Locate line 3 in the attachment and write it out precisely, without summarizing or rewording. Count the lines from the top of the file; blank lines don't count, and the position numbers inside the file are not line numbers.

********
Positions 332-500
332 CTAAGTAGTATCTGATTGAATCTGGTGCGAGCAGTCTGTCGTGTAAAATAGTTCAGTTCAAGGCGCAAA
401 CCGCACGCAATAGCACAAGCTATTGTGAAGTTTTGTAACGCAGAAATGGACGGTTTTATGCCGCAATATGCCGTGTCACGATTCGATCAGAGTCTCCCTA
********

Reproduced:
401 CCGCACGCAATAGCACAAGCTATTGTGAAGTTTTGTAACGCAGAAATGGACGGTTTTATGCCGCAATATGCCGTGTCACGATTCGATCAGAGTCTCCCTA